From the ritual committee: all reservations and choices for all services that have been received have been approved. 

        Make sure your calendar is marked for our Gathering in the Garden on the 12th (9-11AM) and our Book Club on the 13th (7:30 PM). We are reading “As a Driven Leaf” by Milton Steinberg.

      Whether in-person or via livestream,  I look forward to seeing you Monday evening and Tuesday at our Rosh Hashanah Evening Service, Morning Service, Children's Service and Tashlich!

      With warm wishes for a safe and joyful new year of peace and blessing,

    Shabbat shalom and shanah tovah,
    Rabbi Barry Schwartz

    For Livestream Services:
    Go to and enter Adas Emuno Streaming in the search box.
    About 5 minutes before the service is scheduled to begin, find the service that is "live" and wait for the service to begin.
  • August 26, 2021 8:56 AM | Anonymous member (Administrator)

    Dear Friends,

       As we draw near the High Holydays our thoughts turn to forgiveness.
       Traditionally special prayers on this theme, called Selichot, are recited this week.
       At our Zoom Shabbat Evening Service (7:30 PM) we'll share stories on this theme .
       Bring your most meaningful story of forgiveness- personal or historical.
       And on the lighter side of holiday preparation, join our two expert cooks to learn recipes, at our second Zoom Cooking Class this Sunday evening (7:00 PM ).
        You will be surprised how entertaining Chefs Gibby and Marilyn are!

       This is likely our last Zoom service (as the cantor is away) for a while.
       For upcoming Livestream Shabbat services a page guide for your home prayer book is now available:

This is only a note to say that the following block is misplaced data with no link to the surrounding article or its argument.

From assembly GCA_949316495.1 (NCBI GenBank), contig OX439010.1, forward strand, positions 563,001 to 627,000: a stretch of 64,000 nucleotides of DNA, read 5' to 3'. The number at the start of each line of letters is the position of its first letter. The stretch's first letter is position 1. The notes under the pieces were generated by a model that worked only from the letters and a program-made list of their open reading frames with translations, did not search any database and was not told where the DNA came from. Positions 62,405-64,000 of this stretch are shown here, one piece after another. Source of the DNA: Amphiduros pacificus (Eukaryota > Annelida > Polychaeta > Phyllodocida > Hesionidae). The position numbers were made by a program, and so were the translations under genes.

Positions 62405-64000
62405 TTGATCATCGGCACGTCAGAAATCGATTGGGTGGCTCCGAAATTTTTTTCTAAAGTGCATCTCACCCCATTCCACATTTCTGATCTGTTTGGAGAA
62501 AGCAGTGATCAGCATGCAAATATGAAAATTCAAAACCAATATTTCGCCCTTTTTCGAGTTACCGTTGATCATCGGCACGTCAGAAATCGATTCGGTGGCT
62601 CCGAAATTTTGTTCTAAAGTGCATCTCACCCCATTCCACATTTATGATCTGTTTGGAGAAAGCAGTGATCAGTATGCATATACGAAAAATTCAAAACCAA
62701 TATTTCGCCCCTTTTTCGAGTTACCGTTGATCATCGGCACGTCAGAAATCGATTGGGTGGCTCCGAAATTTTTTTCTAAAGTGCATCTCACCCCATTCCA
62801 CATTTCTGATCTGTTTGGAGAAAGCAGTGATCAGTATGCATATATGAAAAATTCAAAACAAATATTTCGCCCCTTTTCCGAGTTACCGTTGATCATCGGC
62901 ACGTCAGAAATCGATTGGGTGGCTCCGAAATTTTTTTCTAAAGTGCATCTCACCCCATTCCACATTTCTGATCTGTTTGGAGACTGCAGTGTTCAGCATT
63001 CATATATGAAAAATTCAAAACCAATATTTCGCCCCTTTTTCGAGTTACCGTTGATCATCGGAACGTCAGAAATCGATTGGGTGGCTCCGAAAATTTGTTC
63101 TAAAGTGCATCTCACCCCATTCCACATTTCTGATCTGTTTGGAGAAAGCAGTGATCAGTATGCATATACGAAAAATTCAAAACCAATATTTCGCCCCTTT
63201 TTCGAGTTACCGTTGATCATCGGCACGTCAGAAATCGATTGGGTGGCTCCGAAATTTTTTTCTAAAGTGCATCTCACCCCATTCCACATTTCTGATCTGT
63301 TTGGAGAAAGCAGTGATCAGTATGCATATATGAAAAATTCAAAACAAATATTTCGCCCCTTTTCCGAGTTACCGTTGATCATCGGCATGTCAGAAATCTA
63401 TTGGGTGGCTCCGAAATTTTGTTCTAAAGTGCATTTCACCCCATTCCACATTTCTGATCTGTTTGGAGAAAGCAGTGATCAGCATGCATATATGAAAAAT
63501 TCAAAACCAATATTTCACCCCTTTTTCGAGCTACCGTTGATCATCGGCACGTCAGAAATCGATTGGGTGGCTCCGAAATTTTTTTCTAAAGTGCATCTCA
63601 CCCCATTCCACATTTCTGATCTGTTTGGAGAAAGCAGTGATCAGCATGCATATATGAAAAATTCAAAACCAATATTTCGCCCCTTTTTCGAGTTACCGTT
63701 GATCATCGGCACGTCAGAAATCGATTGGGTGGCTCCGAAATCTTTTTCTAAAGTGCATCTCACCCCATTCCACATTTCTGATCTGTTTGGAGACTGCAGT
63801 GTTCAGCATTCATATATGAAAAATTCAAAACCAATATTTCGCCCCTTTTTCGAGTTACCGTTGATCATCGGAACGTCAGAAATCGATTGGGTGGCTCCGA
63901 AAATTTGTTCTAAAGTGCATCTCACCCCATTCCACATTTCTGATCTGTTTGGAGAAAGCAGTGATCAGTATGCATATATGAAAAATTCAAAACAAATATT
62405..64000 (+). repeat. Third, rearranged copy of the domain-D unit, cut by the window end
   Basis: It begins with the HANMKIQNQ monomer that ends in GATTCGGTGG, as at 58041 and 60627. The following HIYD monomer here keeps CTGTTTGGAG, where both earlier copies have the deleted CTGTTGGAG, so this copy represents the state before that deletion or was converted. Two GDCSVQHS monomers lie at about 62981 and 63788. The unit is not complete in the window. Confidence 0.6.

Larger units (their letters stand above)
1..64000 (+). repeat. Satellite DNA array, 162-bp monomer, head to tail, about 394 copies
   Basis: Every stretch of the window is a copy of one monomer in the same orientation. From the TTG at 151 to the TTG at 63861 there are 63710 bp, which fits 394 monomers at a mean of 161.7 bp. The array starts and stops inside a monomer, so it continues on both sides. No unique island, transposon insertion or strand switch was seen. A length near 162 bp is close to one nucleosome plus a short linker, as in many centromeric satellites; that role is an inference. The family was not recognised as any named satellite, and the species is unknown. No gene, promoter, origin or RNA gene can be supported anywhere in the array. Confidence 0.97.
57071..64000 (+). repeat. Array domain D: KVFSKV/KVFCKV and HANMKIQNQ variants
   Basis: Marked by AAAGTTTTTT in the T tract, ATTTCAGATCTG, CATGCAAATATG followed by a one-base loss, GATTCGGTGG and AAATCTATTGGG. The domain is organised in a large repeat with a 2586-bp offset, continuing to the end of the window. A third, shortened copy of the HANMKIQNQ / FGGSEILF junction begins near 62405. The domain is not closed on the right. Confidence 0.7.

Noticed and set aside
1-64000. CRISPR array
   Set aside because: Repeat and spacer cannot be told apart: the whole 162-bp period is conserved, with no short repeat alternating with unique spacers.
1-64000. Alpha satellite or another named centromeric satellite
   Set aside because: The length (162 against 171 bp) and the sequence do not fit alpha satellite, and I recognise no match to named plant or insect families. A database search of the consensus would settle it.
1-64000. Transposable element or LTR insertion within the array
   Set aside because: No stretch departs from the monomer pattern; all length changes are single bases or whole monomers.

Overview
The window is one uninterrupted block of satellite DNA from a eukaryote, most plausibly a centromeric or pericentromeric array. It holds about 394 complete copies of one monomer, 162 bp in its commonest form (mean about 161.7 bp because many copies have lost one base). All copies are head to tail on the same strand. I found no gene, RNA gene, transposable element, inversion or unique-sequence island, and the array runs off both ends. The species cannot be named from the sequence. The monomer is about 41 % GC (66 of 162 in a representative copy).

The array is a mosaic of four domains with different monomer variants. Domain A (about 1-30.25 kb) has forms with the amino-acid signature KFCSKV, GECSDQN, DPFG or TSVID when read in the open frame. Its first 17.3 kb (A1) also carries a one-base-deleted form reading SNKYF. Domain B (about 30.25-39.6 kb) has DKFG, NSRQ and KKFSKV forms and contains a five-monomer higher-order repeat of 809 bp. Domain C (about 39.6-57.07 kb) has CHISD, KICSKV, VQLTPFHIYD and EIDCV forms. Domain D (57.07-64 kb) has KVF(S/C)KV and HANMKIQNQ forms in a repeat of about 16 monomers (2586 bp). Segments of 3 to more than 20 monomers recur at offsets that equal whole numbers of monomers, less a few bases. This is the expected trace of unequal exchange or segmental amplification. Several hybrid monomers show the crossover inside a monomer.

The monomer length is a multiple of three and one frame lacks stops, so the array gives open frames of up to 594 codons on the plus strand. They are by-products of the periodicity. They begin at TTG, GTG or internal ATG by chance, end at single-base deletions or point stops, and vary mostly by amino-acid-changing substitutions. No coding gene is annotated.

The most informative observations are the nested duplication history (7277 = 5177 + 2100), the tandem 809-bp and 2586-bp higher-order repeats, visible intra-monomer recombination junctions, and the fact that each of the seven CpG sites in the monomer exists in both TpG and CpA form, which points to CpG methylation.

Here's the link (which you can print out):

       Reminder- send in your High Holiday service seating form now, or email Virginia or Doris.
       With capacity limits, we need to know what services you will be attending.
       High Holiday books will be handed out next Sunday the 5th from 10-12 and then anytime from a bin on the school porch.

        And our lovely Gathering in the Garden has been rescheduled for Sunday morning, Sept 12 (9-11 AM), corresponding to the first day of religious school. Volunteers are needed bright and early at 8:00 to help set up- email Annette or myself.

    Shabbat shalom,
    Rabbi Schwartz
  • August 19, 2021 8:28 AM | Anonymous member (Administrator)

    Aug. 19, 2021

    Dear Friends,
      Our Shabbat Evening Service (7:30 PM) will be especially joyful because we celebrate a baby naming.
      Mazal tov to Leiana Rose and to her parents Leah Ryan and Pablo Villafane!
      To add to the spirit, we welcome Peter Hayes accompanying the cantor on guitar.

      We hope to see you this Sunday at our annual Gathering in the Garden (4-6PM).
      Greet your fellow families; enjoy food, drink and music.
      And make sure to pick up  your beautiful new Adas Emuno T-Shirt!

    Shabbat shalom,
    Rabbi Schwartz